Article 4 rounds out the regulations, also placing all “parts and components” of weapons within the scheme.
Perhaps the most immediate threat to the rights of gun owners in the Arms Trade Treaty is found in Article 5. Under the title of “General Implementation,” Article 5 mandates that all countries participating in the treaty “shall establish and maintain a national control system, including a national control list.”
This list should “apply the provisions of this Treaty to the broadest range of conventional arms.”
Mark it down: If the treaty is ratified by the United States, within months the federal government (likely under the management of the Department of Homeland Security) would begin compiling a list of who owns, buys, sells, trades, or transfers any firearm, as well as the ammunition, parts, and components of those weapons. After creating this database, the federal government would be required under the provisions of Article 5(4) of the Arms Trade Treaty to “provide its national control list to the Secretariat, which shall make it available to other States Parties.”
That’s right. The UN treaty demands that the list of gun and ammunition owners not only be in the hands of our own government, but be sent to foreign regimes, as well. This provision would guarantee that should an American owner of a legally purchased firearm decide to emigrate, he will be on the radar of the ruling regime in his new home.
Americans are right to recognize this registry as the first step toward confiscation. Without such a registry, it would be impossible to monitor weapons transfers effectively because governments can’t track weapons exchanges and transfers unless they know who has them to begin with.
Article 12 adds to the record-keeping requirement, mandating that the list include “the quantity, value, model/type, authorized international transfers of conventional arms,” as well as the identity of the “end users” of these items.
In very clear terms, ratification of the Arms Trade Treaty by the United States would require that the U.S. government force gun owners to add their names to the national registry. Citizens would be required to report the amount and type of all firearms and ammunition they possess.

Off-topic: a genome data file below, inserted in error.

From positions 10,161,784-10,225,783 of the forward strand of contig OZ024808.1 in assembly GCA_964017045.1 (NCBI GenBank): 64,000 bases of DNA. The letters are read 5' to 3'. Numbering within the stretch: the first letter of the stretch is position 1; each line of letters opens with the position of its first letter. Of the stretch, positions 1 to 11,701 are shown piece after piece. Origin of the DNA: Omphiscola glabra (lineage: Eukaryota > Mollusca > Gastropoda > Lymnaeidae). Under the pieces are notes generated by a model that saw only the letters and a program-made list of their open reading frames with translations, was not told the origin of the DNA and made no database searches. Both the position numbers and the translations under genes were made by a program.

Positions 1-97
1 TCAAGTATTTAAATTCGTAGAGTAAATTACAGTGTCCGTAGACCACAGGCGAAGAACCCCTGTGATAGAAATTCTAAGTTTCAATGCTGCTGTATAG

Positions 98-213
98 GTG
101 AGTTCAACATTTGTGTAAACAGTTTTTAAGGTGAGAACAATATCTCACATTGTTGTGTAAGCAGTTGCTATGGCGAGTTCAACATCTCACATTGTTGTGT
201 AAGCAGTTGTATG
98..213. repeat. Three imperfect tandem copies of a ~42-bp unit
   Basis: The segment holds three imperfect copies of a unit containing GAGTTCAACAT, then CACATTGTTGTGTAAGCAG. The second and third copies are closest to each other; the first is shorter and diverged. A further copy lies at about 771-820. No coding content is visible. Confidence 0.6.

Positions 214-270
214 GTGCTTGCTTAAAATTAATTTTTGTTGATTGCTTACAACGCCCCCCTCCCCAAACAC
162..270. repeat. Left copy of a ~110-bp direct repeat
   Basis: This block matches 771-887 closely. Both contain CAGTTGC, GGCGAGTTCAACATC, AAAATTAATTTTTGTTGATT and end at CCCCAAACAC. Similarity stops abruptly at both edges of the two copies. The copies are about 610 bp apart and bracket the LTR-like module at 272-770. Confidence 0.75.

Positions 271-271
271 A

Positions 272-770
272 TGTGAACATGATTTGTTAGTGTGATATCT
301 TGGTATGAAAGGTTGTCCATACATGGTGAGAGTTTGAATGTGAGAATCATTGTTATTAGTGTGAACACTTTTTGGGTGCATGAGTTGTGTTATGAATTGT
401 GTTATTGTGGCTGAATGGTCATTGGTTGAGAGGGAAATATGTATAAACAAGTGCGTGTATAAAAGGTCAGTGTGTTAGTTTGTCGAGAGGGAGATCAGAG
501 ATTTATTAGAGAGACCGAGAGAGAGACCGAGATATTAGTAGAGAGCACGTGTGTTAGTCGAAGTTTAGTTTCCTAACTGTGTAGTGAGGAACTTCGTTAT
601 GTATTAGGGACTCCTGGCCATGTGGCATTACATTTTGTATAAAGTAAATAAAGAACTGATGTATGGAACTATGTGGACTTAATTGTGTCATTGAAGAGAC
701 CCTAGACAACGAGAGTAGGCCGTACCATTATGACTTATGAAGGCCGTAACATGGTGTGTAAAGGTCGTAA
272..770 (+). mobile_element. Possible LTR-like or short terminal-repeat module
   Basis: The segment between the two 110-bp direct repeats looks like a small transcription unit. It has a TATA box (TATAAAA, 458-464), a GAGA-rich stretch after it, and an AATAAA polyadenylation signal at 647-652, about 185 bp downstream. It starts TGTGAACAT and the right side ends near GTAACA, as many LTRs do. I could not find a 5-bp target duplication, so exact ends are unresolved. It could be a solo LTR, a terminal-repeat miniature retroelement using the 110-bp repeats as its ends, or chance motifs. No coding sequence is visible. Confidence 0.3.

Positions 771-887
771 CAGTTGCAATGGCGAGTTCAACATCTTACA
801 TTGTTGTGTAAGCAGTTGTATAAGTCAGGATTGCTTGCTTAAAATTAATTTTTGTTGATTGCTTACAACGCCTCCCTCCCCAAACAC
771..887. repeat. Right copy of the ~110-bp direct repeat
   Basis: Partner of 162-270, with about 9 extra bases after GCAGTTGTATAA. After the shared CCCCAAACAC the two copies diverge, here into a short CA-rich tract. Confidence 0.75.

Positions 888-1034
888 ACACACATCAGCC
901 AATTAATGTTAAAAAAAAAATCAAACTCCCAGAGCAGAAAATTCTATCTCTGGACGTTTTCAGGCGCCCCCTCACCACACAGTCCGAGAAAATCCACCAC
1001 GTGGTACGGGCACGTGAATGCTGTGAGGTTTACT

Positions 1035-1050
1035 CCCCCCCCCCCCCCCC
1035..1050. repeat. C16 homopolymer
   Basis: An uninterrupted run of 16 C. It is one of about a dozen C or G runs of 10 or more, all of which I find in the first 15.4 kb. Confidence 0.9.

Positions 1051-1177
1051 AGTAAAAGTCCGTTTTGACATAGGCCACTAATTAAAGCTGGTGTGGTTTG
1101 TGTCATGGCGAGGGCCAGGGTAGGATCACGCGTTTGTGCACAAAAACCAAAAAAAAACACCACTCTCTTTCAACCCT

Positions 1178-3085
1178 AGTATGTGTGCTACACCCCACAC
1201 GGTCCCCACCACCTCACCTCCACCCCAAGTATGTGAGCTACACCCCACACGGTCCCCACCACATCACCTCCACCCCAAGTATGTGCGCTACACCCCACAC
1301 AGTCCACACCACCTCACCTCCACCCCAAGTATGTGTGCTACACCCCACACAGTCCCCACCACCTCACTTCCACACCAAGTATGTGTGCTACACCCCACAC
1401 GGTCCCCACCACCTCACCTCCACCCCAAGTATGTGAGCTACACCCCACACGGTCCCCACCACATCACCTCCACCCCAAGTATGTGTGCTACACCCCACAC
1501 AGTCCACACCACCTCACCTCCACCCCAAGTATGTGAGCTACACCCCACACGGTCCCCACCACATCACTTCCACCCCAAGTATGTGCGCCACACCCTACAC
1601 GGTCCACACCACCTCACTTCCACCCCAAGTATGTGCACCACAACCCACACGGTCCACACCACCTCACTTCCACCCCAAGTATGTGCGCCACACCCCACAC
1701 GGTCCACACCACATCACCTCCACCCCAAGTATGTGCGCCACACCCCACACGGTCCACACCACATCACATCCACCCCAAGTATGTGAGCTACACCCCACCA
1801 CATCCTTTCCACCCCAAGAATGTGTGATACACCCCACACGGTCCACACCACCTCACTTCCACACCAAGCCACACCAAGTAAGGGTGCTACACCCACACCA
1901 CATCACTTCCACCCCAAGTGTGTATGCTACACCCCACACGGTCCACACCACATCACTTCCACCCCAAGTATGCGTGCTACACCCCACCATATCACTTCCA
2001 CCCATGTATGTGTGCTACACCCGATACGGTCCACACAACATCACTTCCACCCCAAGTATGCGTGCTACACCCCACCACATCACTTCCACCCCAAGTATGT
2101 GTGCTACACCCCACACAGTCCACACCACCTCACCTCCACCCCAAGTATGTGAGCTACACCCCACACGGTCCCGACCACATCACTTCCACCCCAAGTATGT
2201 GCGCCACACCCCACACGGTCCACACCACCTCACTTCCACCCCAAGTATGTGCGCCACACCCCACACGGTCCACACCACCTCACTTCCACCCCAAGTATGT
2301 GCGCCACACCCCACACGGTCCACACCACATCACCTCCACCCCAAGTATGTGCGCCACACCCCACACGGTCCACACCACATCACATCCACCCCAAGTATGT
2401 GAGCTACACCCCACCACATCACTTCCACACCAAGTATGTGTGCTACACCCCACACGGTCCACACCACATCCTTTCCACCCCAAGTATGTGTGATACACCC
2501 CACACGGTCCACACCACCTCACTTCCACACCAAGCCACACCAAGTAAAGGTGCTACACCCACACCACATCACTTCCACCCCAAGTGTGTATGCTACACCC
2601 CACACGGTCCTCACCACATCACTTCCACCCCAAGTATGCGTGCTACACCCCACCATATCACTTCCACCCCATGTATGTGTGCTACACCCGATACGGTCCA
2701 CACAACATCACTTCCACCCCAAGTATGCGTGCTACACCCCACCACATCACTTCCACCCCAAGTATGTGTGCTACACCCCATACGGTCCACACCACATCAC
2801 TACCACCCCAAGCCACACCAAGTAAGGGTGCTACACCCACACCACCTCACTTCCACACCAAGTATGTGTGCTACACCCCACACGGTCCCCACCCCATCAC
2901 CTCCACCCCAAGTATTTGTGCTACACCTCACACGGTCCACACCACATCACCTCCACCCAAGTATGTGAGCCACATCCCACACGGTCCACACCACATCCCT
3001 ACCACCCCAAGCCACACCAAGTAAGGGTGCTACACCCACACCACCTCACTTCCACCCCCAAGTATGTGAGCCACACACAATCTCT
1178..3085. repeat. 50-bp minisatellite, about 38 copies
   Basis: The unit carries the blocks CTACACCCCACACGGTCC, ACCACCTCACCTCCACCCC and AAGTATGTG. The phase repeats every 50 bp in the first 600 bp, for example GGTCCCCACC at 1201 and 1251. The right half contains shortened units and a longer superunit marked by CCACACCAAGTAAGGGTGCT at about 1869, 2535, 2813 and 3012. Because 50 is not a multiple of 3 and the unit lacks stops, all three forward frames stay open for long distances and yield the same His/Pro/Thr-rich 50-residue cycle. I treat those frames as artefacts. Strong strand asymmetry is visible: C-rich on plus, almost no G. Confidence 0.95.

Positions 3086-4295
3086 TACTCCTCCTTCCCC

Section 4 of Article 12 of the treaty requires that the list be kept for at least 10 years.
Although the White House has not announced when the president will sign the document, Secretary Kerry said that in the United States “we look forward to signing it [the Arms Trade Treaty] as soon as the process of conforming the official translations is completed satisfactorily.”
Finally, the agreement demands that national governments take “appropriate measures” to enforce the terms of the treaty, including civilian disarmament. If these countries can’t get this done on their own, however, Article 16 provides for UN assistance, specifically including help with the enforcement of “stockpile management, disarmament, demobilization and reintegration programmes.”
In fact, a “voluntary trust fund” will be established to assist those countries that need help from UN peacekeepers or other regional forces to disarm their citizens.
The UN Arms Trade Treaty opened for national signatures on June 3, 2013, and will enter into force for its signatories 90 days after the 50th member state ratifies the treaty.
To date, 79 nations have signed the treaty and two — Iceland and Guyana — have ratified it.
Arguably, the ATT will become the law of the United States after the treaty is signed by the president and ratified by the Senate.
While that is the process that the Constitution establishes for the implementation of treaties, fundamental principles of construction and constitutional law dictate that no treaty that violates the Constitution may enjoy the legitimization of that document.
In the case of the ATT, there is no doubt that regardless of presidential signatures or congressional consent, this treaty cannot pass constitutional muster and therefore will never be the valid law of the land.